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Quote:
Originally Posted by shmoov_groovzsd View Post
Thanks skeet09. What happened?!!

You werent supposed to be successful!!! City-data said the schools you went to would have predicted you being a complete failure in life lol

Great points!
And again we have that "adorable" story about the exception to the rule turned norm in the minds of people who hate the rule.
I'd be curious to know how the classmates of said poster did. How many of them ended up with similar shiny fates.
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Old 07-28-2011, 01:51 PM
 
4,044 posts, read 6,198,975 times
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Quote:
Originally Posted by user_id View Post
This is hogwash, the things the higher classes value most are personal relationships and life experiences.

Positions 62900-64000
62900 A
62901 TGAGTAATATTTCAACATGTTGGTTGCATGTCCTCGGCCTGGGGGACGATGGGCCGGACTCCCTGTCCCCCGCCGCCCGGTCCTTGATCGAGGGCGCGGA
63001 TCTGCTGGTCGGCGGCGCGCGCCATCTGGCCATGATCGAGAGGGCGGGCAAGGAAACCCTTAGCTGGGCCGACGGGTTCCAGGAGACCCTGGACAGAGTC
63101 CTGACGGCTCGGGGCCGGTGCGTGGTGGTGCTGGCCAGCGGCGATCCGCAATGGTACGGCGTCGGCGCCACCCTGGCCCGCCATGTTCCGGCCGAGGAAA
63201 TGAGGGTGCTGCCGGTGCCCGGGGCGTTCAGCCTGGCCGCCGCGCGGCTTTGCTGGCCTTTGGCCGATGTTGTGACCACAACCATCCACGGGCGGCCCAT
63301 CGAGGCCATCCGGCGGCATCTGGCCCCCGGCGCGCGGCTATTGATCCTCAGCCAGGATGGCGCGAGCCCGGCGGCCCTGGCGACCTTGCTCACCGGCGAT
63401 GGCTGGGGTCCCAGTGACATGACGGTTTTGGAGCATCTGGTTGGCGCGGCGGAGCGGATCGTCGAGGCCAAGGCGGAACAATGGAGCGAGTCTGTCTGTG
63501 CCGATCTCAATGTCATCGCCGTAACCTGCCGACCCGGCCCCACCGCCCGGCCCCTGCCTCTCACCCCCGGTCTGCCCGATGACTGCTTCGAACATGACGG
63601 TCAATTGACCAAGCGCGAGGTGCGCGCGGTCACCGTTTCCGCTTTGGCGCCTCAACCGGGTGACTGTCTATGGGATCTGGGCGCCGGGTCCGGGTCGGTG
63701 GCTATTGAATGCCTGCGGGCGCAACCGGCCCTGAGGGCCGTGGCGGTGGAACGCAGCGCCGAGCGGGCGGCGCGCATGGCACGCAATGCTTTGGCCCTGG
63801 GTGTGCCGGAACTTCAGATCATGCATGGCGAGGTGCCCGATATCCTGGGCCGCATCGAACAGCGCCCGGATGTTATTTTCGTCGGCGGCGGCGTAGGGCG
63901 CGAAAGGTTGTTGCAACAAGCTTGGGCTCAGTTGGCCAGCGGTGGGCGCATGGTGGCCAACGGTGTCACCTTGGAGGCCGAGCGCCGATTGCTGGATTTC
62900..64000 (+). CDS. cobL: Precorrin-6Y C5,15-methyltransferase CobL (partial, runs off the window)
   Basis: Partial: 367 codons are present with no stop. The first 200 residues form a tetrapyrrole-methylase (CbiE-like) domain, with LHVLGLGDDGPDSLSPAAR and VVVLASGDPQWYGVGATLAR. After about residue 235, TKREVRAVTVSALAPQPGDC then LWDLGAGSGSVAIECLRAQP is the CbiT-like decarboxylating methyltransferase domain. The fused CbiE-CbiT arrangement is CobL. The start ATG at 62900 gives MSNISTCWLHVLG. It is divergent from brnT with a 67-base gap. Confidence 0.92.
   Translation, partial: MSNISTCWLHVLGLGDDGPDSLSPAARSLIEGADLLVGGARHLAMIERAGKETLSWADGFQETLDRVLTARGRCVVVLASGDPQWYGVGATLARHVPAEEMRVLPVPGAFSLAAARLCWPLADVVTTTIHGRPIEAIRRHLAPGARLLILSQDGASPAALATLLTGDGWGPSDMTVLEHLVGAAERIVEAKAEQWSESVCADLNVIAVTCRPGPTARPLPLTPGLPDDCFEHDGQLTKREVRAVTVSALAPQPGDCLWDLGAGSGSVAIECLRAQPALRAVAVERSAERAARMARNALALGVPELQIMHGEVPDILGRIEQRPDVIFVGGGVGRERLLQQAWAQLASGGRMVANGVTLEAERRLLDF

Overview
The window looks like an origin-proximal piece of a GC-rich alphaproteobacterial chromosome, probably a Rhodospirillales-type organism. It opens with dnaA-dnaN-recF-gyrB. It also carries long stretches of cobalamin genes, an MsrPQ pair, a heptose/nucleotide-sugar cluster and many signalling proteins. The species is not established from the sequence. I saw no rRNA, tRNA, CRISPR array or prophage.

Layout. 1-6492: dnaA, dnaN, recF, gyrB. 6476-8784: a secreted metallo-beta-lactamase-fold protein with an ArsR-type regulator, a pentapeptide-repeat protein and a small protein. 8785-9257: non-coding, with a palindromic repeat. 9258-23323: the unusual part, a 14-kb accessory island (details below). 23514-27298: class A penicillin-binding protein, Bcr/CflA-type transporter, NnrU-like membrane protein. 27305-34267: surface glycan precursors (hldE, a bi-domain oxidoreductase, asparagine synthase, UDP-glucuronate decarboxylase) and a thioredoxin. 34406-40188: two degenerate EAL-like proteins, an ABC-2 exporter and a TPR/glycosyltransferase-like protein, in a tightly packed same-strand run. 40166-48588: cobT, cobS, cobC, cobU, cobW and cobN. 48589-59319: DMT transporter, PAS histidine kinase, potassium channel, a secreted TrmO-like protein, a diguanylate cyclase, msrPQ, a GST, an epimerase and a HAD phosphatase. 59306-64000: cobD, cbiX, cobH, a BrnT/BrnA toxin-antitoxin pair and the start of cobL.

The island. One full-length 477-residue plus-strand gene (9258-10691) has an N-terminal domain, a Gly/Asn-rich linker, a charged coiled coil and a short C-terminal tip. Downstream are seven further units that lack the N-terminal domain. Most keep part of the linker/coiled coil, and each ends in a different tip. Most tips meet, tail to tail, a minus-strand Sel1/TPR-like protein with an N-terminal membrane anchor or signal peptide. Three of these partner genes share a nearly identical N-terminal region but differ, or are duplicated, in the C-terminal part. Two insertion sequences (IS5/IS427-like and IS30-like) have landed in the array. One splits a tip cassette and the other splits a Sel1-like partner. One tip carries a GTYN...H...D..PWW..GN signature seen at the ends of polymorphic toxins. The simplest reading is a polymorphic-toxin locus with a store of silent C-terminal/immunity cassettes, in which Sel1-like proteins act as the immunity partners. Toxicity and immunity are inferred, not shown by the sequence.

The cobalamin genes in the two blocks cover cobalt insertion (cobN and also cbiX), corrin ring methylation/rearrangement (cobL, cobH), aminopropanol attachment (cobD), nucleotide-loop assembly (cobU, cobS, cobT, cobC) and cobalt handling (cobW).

One of the best points I have read in a while on City-Data.
In the US, there seems to be such an enormous amount of confusion about the mindset of various class groups, that sometimes arguments really seem to slide too much on the naive side. Americans tend to mistake the middle-upper classes (and sometimes even the plain middle class) for the "uppers". As for the true upper classes, many are not even aware that those exist because they are rarely in the public eye.

The true upper class mindset values exactly what user-Id said: relationships and life experiences. They are cozy, low-key, non-flamboyant, relaxed and accommodating and they couldn't care less about "BEST SCHOOLS". That's because they can afford this mindset: not only financially, but also mentally.
They care about inaccessible, super-elite schools where the right marriage ties can be established. They do not look to "gift" the world with awesome human resources. They simply seek to maintain their cross-generational privileges in all of their glorious laid-back-ness.